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OC Register: Angels’ José Suarez might be pitching for his job Sunday


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MILWAUKEE — José Suarez is going to get the ball again Sunday, with his job on the line.

While Manager Phil Nevin won’t publicly say that Suarez is going to lose his spot in the rotation if he doesn’t pitch well against the Milwaukee Brewers, he did concede earlier this week that they are now going “start to start” with Suarez after he began the year with four disappointing outings.

Suarez, a 25-year-old lefty who had a 3.86 ERA over 207 1/3 innings in the previous two seasons, has a 10.26 ERA this season. Opponents have hit .382 with an OPS of 1.184 against him.

Nevin oversaw the work the pitching coaches did with Suarez during his bullpen session Thursday. A manager would not normally be around for a routine bullpen session.

“Working on being more consistent with his location, more consistent with his delivery,” Nevin said. “That’s the only thing we see. I stood down there, watched film, everything.”

Suarez’s poor command has led to him throwing a first-pitch ball 43% of the time, up from 35% last year.

When he has gotten ahead, he’s still gotten hit hard, because his put-away pitches have missed their spots. Opponents are hitting .379 with a 1.276 OPS when Suarez is ahead in the count. Last year it was .184 and .489.

In his seven-run debacle Monday, Suarez gave up homers on a 1-and-2 pitch and an 0-and-2 pitch. The latter was a hanging sweeper to No. 9 hitter Kevin Smith, who at that point was hitting .171.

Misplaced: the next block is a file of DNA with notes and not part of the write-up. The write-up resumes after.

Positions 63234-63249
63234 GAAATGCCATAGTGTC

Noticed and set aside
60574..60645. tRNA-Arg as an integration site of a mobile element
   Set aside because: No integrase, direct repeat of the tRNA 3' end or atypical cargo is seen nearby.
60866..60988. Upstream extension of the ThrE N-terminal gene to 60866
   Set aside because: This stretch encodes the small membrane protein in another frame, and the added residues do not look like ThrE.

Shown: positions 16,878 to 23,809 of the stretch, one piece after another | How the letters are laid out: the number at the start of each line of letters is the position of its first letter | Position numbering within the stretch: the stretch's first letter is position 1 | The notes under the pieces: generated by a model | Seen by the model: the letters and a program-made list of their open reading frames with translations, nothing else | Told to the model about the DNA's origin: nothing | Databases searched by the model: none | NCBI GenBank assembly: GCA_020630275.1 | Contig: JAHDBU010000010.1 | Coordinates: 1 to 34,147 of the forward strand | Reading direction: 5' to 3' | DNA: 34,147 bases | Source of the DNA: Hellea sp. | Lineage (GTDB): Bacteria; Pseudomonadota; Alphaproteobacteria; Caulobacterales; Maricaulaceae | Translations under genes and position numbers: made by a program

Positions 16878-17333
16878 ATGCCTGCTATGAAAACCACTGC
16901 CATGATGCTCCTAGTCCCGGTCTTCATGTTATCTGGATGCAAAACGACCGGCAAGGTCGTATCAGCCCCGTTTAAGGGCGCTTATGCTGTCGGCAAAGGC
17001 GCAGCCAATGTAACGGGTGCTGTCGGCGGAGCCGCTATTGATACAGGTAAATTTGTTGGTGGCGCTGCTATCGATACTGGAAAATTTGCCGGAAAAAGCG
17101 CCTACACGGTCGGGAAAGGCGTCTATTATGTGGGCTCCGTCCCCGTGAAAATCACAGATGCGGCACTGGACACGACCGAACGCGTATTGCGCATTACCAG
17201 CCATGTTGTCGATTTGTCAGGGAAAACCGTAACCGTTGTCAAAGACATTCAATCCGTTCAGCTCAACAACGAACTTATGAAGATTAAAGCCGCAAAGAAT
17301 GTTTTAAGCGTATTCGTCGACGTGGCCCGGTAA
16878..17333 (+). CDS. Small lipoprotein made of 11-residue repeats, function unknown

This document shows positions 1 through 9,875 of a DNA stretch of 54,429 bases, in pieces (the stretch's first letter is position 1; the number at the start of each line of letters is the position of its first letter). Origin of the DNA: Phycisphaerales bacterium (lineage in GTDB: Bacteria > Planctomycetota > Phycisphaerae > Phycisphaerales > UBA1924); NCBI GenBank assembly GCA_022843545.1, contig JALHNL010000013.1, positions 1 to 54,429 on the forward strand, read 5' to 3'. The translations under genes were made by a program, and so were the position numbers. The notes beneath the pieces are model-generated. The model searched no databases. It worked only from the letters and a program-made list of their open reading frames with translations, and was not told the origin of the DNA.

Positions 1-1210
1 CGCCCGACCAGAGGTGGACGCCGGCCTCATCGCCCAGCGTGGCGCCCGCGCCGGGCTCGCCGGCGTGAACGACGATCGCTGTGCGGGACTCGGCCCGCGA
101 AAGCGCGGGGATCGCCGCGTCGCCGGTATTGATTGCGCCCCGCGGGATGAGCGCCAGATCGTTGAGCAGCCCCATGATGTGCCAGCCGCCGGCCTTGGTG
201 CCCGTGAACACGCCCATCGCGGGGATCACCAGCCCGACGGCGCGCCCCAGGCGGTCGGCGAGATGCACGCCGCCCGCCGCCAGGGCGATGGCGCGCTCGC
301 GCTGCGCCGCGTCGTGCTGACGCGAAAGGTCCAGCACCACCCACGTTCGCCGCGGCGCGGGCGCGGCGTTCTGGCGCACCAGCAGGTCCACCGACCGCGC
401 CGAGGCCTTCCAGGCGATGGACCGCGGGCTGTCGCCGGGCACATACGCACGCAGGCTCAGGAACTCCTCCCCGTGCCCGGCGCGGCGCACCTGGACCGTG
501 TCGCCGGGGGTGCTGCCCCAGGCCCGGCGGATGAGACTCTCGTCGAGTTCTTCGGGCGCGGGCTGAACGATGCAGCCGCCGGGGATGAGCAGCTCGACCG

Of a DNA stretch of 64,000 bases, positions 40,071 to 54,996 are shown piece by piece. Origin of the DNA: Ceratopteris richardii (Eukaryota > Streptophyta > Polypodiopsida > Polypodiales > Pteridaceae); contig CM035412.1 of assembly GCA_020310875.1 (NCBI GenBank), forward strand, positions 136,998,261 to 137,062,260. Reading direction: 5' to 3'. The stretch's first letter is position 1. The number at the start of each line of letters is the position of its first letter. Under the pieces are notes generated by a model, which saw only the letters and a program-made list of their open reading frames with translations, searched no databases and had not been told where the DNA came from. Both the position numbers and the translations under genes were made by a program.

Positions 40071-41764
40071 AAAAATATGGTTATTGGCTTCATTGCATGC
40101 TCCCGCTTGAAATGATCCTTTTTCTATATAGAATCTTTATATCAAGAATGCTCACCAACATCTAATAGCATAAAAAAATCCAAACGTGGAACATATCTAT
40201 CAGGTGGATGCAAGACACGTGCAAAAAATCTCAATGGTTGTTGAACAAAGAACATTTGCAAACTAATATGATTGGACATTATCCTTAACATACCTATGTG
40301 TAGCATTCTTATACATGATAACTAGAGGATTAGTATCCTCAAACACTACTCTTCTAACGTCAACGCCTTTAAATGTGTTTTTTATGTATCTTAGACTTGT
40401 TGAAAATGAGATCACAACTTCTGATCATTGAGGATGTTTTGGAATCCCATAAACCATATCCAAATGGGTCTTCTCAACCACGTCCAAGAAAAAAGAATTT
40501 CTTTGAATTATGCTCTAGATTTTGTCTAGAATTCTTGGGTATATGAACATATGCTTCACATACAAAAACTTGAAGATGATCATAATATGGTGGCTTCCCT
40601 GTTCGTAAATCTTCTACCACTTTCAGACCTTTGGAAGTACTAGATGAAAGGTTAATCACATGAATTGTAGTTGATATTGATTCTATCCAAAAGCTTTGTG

“I think that when you’re trying to put a hitter away and throwing harder, you’re losing your mechanics,” Nevin said. “When he’s trying to bury one and he doesn’t quite get it there and he leaves it in the middle, those are the balls that get hit.”

Suarez, like many pitchers nowadays, throws a harder slider and a sweeper. Last year he threw his slider an average of 81.7 mph, and opponents hit .167 against it. This year it’s averaged 83.9 mph. The extra effort he’s putting into the pitch to get the extra velocity could be affecting his mechanics, causing the poor command. Most pitchers this side of Shohei Ohtani also lose movement as they add velocity, and Suarez is getting about three inches less drop on his slider this year.

Less break plus poor location have led to opponents hitting .588 against his slider.

“I wasn’t executing (the slider) at all,” Suarez said through an interpreter Saturday. “That’s what I’m working on.”

The other issue with Suarez was possible pitch-tipping during his last start against the A’s. Nevin said they investigated that and dismissed it.

“I don’t think that’s real,” he said.

The pitches Suarez was burned on in that game were simply poorly located. In the final two innings, he located better and didn’t give up any more runs.

There was no suggestion of tipping from Suarez’s first three starts, but he was still hit hard simply because his location was bad.

Nevin said they have made some changes that they believe will help Suarez have more consistent mechanics, which will help him get the ball where he wants it.